to 2012. Before around 2011, the collage world was full of experimental, dada-style artworks, which were not very popular with anybody really. Then, this new style came around, and the collage medium exploded. I’d say the era from 2012 to 2015 is the golden age of collage. But it is going down, like everything else. Interest for this style has already been diminished in the last few months.

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Which are your favorites artists, if you have any?

David Delruelle, Cur3es, Mariano Peccinetti, Sarah Eisenlohr, Magritte, Picasso.

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Is there anything particular you want to communicate with your creations? What are the main themes from which you get inspiration?

It used to be political messages. Then it was societal things. These days it’s mostly spiritual things. Sometimes it’s all of them together, sometimes it’s just pure aesthetics without any deeper meaning.

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LEV KHESIN Interview

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How and when did you find the inspiration to be an artist?

I grew up in an artistic family: both of my parents are icon painters and my sister is an illustrator. My father’s mother and my mother’s father were artists too. Most of my parents’ friends are artists, and so on. There were tons of art books and magazines around the house. Last but not least, important was my other grandfather’s influence, who was a main engineer of the diesel plant in Penza, my city of birth in Russia. I was more into reading about tech stuff rather than Art. As a teenager I dreamed of becoming an aircraft construction engineer. When I think about it now, I see why my current creative process is a mixture of painters traditional approach and engineers technical approach.
I use a lot of materials and tools that are rather “industrial”. I cannot even remember when was the last time I bought something from an artist supply store for my work.

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What is your creative process like?

The investigative trial-and-error process is also important, mixing all possible materials, pigments, tools, and surfaces without knowing in advance what the final result will look like.

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Did your style changed over the years?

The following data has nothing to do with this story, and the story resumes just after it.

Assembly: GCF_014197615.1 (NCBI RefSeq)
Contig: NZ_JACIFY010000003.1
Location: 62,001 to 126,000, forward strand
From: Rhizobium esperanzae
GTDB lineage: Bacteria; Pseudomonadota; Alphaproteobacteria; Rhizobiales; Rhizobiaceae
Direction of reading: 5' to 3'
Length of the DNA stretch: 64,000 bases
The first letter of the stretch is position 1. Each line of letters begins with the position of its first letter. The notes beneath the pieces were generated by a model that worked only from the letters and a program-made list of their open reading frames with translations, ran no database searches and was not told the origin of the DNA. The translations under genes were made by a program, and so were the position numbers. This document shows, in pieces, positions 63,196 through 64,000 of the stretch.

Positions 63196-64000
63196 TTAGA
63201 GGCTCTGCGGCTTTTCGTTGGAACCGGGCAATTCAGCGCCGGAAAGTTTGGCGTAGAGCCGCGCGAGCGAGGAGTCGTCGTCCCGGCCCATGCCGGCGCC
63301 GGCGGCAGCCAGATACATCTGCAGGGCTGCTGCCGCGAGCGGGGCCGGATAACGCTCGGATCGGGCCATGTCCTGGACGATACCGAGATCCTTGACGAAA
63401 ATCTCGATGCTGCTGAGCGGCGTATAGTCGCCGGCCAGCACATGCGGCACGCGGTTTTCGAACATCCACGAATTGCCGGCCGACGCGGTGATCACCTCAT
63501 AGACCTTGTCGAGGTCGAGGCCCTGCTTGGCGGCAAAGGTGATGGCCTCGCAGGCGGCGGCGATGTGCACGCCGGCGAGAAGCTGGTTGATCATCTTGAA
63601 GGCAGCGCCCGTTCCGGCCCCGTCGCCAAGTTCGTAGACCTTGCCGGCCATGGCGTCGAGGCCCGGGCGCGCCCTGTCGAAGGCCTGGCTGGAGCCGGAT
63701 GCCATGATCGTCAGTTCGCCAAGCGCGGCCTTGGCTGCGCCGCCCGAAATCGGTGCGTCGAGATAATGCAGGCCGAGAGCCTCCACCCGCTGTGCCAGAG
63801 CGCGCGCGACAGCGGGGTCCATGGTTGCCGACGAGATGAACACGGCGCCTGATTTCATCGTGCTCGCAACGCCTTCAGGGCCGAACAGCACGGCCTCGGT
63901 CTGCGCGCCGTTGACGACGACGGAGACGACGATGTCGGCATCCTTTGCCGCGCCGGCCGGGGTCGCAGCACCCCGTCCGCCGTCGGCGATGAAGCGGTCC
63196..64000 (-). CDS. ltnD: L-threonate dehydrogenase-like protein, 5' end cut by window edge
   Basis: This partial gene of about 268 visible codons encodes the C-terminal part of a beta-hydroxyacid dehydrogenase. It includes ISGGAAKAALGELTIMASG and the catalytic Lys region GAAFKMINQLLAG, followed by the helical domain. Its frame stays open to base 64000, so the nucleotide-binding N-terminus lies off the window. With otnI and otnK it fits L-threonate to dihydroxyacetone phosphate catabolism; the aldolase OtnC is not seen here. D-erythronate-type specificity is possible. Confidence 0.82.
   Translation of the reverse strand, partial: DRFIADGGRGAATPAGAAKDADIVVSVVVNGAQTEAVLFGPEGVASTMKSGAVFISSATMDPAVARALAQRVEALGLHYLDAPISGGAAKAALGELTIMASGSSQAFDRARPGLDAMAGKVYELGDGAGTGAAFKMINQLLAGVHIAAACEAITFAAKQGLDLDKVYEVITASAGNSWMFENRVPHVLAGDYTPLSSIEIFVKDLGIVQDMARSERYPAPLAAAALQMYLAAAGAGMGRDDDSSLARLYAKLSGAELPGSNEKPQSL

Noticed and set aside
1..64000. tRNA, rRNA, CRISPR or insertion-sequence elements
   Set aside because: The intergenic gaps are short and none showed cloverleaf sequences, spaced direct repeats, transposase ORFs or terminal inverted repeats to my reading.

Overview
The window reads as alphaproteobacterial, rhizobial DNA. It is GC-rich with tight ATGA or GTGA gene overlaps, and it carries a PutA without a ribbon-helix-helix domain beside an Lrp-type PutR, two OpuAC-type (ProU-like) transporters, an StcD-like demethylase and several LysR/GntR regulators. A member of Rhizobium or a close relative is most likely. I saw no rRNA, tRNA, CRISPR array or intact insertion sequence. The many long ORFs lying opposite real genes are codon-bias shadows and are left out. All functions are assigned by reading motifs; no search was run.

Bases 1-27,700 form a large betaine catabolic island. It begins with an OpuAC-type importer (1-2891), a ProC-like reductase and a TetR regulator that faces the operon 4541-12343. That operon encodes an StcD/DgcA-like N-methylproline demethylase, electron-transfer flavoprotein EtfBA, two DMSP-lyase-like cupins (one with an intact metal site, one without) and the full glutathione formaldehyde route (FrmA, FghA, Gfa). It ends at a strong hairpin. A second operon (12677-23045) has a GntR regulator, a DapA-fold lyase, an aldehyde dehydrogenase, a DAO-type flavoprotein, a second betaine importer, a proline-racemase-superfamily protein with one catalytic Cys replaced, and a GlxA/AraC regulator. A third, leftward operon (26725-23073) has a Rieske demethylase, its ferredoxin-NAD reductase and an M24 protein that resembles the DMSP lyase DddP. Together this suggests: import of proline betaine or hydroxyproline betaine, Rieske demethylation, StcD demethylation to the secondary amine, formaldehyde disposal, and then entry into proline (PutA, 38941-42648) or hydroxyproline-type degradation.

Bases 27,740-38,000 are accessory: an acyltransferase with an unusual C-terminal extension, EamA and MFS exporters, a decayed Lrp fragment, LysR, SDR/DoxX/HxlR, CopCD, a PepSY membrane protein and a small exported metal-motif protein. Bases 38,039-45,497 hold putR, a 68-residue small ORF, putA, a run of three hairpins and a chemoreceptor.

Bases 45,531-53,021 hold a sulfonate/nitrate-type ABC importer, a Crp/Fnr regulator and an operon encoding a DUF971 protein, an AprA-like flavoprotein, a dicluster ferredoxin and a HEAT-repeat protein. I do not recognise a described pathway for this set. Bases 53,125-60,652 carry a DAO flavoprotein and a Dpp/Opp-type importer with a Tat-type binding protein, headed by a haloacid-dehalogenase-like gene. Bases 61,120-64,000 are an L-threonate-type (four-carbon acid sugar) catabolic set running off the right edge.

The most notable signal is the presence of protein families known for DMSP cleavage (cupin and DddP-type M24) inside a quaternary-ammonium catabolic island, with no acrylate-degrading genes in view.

I’ve began to develop the technique of painting with silicone years ago. I was intrigued and fascinated by the number of different approaches and possibilities it offers. I continuously test new ideas, but from time to time I also pick up some technical or visual approaches from years ago because I think it’s something worth to be developed further. In most cases, it takes me several months or even years to complete one painting (for instance, I just finished a painting started in 2006!), and so I work on several pieces simultaneously. Therefore, it’s hard to talk about one particular strait vector along which my work is heading. It’s more kind of a spiral rather than a line.
Then there are my other projects – a series of drawings from 2006-2012 made by an electric drawing machine I constructed from toys (http://www.levkhesin.de/Drawings-1) and a continuing series of photographs that deals with light refraction and reflection in water. Currently, I’m developing a video installation for technically manipulated LCD screens that deals with the light and its interaction with the solid, mundane matter, much like the photo series and, of course, my transparent silicone paintings.

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Which are the artists that inspired you most?

There are many artists whose work I highly appreciate, like Turner, Klein, Fischli & Weiss to name a few. Yet my inspiration doesn’t mainly come from visual artists, but rather from nature, industry and also music. Right now I’m very much into Miles Davis and his “Bitches Brew” album. Davis once described the recording process:

“What we did on Bitches Brew you couldn’t ever write down for an orchestra to play. That’s why I didn’t write it all out, not because I didn’t know what I wanted; I knew that what I wanted would come out of a process and not some prearranged shit.”

This could be a short description of my attitude, too.

What are you trying to communicate through your art? Is there a special meaning?

I’ve already mentioned my technique that includes silicone paint and a number of different industrial or self-made tools in different variations. As for the color, for me it’s a kind of an alternative language. More than that, it’s an opposition to the language as a system of definitions. It’s an opposition to the logical mind, which prefers line to color. My goal is to tell “stories” with colors, light, and shapes; something that can be read but cannot be verbalized.

Where will your next exhibitions are going to be?

The next one is a two artist show with Janina Roider called DIS:COVER at Kunstraum Van Treeck, Munich, organized by Smudajescheck Gallery. For 2016, two solo shows are planned: one in Hamburg (Evelyn Drewes | Galerie) and one in Milan (Project B Gallery).